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Julian Jones article on Private Prosecutions Code

The exercise of the ancient common law right to conduct a private prosecution has become a growth area in the last decade. A number of members of Park Square Barristers now receive instructions to advise and appear in court in this burgeoning area. Please click here to view the private prosecution team.

On Friday 19th July 2019, The Private Prosecutors’ Association launched the First Edition of the Code for Private Prosecutors (the Code).

Adherence to the Code is voluntary but members of the PPA confirm that they will abide by it.

In my view, the Publication of the Code is a welcome development in ensuring the highest professional standards are maintained, and in providing a source of guidance and reference. I attempt to set out the more important points below.

Chapter 1

Sets out introductory matters and definitions.

Chapter 2 – Engagement

This applies where, as will often be the case, solicitors and / or counsel are instructed by the prosecutor to conduct the prosecution.

The core principle is that at or before the point of engagement, the private prosecutor must be informed of those issues that are specific to a private prosecution.

Initial points of advice to private prosecutor client

  • Obligation to prosecute as “Minister of Justice” as per public prosecuting authorities
  • CJS cannot be used solely or primarily to achieve a purpose for which it is not designed (cf abuse of process)
  • Lawyers must withdraw or refuse to act if they consider the conduct of the private prosecutor to be improper or vexatious
  • Whilst a private prosecution does not have to satisfy the test in the Code for Crown Prosecutors, in practice, a solicitor or barrister is likely to advise against bringing a private prosecution if the Full Code Test is not met
  • Difficulties likely to arise where defendants / material located outside jurisdiction
  • Investigative information may need to be withheld from witnesses
  • Role and obligations of any potential expert witnesses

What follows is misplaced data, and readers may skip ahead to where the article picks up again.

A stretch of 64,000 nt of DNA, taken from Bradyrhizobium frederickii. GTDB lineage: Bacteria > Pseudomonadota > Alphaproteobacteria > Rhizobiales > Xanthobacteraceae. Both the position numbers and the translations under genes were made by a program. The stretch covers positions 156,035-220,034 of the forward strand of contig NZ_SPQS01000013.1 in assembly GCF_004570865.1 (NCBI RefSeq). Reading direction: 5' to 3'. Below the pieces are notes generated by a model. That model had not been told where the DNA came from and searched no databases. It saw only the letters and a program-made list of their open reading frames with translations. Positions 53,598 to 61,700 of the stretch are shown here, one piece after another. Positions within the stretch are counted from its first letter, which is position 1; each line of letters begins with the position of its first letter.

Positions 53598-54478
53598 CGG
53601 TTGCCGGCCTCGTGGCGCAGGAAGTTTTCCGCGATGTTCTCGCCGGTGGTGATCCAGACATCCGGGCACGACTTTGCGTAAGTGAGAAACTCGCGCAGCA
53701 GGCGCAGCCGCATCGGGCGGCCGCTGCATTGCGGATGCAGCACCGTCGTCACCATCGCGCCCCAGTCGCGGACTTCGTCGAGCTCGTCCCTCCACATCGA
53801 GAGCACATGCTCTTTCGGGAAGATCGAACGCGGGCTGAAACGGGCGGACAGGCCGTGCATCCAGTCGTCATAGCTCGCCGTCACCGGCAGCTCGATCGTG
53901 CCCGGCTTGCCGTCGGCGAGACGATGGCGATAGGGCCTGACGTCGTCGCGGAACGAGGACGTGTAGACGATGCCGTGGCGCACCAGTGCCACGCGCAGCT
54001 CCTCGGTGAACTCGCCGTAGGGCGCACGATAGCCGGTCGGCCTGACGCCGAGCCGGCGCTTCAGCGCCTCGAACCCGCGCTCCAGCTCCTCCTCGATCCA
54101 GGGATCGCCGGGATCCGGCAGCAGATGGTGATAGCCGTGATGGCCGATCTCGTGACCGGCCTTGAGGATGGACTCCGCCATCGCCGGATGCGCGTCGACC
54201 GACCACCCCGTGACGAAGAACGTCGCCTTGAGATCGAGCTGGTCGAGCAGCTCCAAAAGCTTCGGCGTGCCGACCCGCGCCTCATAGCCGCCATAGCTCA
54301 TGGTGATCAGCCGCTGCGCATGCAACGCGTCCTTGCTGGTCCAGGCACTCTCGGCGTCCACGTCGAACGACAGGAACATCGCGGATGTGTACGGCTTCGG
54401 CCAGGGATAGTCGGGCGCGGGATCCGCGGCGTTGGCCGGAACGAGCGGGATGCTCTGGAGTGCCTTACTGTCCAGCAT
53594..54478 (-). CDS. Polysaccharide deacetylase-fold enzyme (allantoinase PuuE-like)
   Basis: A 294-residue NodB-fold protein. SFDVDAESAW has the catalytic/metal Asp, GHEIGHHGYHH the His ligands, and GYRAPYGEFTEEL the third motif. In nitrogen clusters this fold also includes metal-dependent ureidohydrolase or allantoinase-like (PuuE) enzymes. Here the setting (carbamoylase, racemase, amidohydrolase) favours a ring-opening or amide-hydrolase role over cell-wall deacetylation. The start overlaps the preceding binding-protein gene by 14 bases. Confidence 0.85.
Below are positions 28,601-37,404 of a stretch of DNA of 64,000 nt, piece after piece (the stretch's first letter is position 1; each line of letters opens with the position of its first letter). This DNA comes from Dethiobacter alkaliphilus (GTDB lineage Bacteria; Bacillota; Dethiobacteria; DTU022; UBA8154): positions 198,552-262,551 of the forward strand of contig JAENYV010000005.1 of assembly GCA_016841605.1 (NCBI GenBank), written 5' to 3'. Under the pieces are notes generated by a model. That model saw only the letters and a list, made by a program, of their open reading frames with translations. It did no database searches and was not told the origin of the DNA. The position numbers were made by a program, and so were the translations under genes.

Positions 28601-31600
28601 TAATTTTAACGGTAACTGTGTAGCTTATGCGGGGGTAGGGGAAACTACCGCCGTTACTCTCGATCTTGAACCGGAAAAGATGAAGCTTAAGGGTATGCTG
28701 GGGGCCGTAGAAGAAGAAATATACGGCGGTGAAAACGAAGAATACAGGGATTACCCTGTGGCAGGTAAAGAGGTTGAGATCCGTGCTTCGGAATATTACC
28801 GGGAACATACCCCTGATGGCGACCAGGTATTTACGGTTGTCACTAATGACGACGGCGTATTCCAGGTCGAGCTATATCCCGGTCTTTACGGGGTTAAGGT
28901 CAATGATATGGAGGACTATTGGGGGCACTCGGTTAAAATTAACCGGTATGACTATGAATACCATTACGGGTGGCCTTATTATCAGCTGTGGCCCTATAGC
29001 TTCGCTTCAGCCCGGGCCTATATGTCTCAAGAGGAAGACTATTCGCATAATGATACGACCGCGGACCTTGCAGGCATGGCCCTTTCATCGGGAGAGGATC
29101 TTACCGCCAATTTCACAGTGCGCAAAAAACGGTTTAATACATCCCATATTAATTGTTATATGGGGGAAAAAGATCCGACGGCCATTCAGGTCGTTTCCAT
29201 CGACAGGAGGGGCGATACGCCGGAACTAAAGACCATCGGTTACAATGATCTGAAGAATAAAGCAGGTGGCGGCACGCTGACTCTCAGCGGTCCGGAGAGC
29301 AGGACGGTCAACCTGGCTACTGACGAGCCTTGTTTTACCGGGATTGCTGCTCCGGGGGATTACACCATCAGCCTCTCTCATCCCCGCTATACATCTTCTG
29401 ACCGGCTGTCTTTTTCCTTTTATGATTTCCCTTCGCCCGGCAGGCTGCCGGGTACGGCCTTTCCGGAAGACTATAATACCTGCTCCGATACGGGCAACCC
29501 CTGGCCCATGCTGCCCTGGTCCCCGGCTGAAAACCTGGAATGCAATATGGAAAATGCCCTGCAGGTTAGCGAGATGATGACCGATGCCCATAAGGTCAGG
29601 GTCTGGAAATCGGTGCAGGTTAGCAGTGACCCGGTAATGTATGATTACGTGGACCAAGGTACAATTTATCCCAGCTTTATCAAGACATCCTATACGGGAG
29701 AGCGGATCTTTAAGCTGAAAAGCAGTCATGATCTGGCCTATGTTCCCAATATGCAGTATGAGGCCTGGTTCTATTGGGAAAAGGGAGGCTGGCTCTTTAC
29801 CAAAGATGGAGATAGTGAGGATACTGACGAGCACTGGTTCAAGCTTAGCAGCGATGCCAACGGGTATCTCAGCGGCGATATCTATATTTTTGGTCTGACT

• Possibility that a private prosecution will be referred to the DPP and process that will be followed by CPS thereafter including options for CPS to discontinue or take over the prosecution itself
  • Duties of retention and scheduling of unused material
  • Duty of disclosure
  • Circumstances where information/material will not be shared with the client/private prosecutor and where decisions (including disclosure decisions) will be made without reference to them
  • Issues concerning LLP
  • Circumstances in which a private prosecution can and cannot properly be terminated and the potential cost consequences
  • Confiscation and compensation regimes
  • Risks associated with pre-trial publicity

Costs – points of advice to include

  • Importance of sufficient means to fund the case to conclusion;
  • Circumstances in which costs may be ordered against the private prosecutor
  • Circumstances in which costs may or may not be recovered from Central Funds or the defendant
  • In a substantial case, the Court may consider what efforts have been made by the private prosecutor to examine competition in the market, test it and seek tenders or quotations before selecting the solicitor and advocate instructed when determining the amount of costs that might be payable. Practitioners will be mindful of the observations of the Court in R (Virgin Media Ltd) v Zinga [2014] 5 Costs L.R. 879 (at 890) in giving this advice.

Whether a report to a law enforcement agency has been made

  • The private prosecutor should be asked whether a report has been made to a relevant law enforcement agency
  • If a report has not been made, the prosecutor should be advised that it has the option to do so
  • It should not be suggested that a private prosecutor must report a suspected crime to a state agency, but a decision not to do so should be properly recorded, with reasons, and the potential consequences of that decision explained
  • If a report has been made but the agency has declined to prosecute, the private prosecutor should be advised of the victim’s right of review process, the need to disclose to the Court (when applying for a summons) and the defence (thereafter) the fact that an agency has declined to prosecute, any reasons given for that refusal and the potential impact of that decision on a private prosecution

Client relationship

  • Provide a preliminary assessment of the evidence in the case
  • Provide further advice on issues which may arise as a result of the private prosecutors’ more limited powers to obtain evidence pre-charge, for example, where material is held by a third party or overseas
  • Identify which individual has authority to give instructions and receive advice on behalf of the private prosecutor (including instructions on the acceptability of pleas)